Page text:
Tuesday, 30 January 2018

Paul n Michelle at Chalong Fishing Park.

 Jez Wilson has been very busy at his Chalong Fishing Park over the past week. There have been deliveries of Walking Catfish to add to his increasing stock and land is being cleared for future improvements.

Yesterday was like an Offshore Rebel reunion day with  angling customers who are staying in the Chalong area turning up to fish along with Jay and Claire Pullin rom Weymouth, Dorset, and Paul and Michelle Cross from Sheppey.

Here's Paul with one of the Walking Catfish.

 Offshore Rebel skipper Jay has made good friends with the Thai guides at the lake and chief guide, Khun Boy, spent time showing Jay how to master the difficult art of static net throwing. I'm sure many of you have seen this method of fishing taking place all over the world whilst on your own holidays...it IS difficult!! But, as can be seen from Michelle's excellent action picture, Jay was soon getting the hang of this and was the proud captor of a stack of freshwater shrimps!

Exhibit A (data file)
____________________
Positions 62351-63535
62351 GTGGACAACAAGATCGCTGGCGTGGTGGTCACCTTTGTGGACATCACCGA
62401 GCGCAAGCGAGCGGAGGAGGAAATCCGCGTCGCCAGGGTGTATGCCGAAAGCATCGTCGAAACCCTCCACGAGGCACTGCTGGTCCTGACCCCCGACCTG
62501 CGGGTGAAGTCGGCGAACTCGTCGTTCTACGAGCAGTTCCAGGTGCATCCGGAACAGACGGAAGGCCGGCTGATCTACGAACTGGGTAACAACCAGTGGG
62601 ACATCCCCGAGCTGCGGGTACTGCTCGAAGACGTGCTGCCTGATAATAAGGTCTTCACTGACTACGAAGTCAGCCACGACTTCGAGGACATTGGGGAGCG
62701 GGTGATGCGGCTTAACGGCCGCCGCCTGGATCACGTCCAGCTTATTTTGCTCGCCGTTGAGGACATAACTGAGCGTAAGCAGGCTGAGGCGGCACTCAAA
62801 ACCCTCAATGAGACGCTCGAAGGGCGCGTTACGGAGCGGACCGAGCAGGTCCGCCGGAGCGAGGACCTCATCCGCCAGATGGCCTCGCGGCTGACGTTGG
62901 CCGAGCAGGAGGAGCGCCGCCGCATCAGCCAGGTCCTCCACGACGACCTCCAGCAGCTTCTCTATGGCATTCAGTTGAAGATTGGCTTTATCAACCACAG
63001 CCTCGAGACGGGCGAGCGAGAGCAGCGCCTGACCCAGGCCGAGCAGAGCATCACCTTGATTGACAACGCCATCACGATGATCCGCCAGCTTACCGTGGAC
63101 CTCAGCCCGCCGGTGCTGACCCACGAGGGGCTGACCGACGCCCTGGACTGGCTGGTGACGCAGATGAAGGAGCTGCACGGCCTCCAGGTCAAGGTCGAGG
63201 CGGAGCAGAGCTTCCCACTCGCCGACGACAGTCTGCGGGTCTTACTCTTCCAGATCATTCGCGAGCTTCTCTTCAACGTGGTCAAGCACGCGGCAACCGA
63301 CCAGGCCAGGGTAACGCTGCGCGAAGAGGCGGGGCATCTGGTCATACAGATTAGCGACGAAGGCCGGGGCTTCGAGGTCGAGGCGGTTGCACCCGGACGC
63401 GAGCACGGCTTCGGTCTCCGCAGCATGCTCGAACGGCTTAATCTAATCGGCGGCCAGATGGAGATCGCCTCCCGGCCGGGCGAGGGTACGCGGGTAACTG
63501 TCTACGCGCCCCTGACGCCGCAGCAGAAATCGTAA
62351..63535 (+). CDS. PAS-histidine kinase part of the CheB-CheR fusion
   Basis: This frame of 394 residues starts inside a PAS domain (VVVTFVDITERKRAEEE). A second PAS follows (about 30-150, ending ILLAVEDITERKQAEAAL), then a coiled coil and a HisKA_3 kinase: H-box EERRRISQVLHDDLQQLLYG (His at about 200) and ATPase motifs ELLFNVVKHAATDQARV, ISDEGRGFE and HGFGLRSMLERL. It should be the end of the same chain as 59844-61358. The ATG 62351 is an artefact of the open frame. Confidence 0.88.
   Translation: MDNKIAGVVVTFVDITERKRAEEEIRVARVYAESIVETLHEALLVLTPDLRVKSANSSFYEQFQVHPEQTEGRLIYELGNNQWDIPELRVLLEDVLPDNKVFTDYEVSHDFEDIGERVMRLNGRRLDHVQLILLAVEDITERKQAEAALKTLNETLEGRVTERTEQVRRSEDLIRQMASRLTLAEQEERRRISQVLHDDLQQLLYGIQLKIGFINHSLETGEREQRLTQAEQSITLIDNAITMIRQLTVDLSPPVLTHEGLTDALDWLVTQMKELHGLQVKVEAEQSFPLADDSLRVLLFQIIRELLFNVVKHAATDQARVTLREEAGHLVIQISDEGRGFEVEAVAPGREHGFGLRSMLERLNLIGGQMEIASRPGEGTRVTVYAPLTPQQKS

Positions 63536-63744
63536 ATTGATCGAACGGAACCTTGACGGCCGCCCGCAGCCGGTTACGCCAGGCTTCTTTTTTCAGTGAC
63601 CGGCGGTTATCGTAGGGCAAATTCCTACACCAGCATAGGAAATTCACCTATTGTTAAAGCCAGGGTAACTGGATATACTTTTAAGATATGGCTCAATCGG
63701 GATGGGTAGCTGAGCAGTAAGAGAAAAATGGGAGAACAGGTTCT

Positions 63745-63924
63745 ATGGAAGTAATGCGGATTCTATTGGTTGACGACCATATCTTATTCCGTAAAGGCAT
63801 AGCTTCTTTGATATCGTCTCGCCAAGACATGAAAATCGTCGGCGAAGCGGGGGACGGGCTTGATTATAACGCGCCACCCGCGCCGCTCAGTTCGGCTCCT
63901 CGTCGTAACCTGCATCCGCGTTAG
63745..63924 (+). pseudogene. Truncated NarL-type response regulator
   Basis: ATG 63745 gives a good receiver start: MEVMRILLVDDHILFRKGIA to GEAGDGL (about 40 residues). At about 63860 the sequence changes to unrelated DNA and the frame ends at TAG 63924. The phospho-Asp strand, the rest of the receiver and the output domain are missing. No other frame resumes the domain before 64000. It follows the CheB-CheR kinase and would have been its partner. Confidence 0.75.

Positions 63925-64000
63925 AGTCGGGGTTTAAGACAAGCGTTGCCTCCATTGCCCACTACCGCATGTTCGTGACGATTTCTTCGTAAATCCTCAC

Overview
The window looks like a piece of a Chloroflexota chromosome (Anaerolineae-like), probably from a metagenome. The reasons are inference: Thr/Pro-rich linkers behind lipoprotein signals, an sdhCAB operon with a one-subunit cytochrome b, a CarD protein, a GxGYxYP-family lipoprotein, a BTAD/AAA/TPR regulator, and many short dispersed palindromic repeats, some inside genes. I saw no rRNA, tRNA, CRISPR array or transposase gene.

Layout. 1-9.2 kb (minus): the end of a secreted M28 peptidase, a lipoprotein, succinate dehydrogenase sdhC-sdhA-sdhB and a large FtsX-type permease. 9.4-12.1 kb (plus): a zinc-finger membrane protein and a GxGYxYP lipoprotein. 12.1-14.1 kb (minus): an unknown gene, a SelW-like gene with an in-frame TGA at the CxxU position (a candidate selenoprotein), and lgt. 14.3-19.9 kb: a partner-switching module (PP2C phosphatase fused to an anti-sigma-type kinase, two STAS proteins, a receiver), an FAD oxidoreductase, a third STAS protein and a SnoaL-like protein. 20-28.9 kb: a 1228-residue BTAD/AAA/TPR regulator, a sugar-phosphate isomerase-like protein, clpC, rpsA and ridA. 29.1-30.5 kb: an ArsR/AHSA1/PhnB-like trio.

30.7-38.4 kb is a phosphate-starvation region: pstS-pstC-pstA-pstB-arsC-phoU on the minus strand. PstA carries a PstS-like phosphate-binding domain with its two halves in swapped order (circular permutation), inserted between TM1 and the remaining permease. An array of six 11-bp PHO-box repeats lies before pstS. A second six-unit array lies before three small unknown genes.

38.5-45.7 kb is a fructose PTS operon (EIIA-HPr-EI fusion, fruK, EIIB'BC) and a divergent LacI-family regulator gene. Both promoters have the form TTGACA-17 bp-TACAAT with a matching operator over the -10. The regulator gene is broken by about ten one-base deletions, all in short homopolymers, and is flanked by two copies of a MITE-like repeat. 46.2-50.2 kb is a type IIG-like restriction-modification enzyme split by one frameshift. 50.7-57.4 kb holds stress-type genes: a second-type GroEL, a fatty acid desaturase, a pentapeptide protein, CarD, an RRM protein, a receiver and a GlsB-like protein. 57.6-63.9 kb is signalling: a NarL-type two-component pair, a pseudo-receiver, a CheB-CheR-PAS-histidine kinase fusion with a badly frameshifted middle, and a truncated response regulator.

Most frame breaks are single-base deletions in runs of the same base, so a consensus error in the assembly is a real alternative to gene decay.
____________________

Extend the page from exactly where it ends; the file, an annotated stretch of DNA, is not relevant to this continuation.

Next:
Khun Boy assists Paul Cross with one of his Mekong Catfish
Michelle caught several pacu and red tail catfish.....here's one of her pacu.
Paul was soon impressed with the power of these fish. Here he is playing a Mekong Catfish on the light tackle provided by Jez. The fight lasted a lengthy and hot 20 minutes with the Mekong weighing in the 30 kg region.
Here's a nice shot of Paul's biggest Mekong of the day....30 kg. Very good sport.

Michelle sensibly opted for smaller fish and had her own trained guide to present the fish for her. Well, a gal on her holiday doesn't need to get mucky when there are very willing assistants offering a professional hand!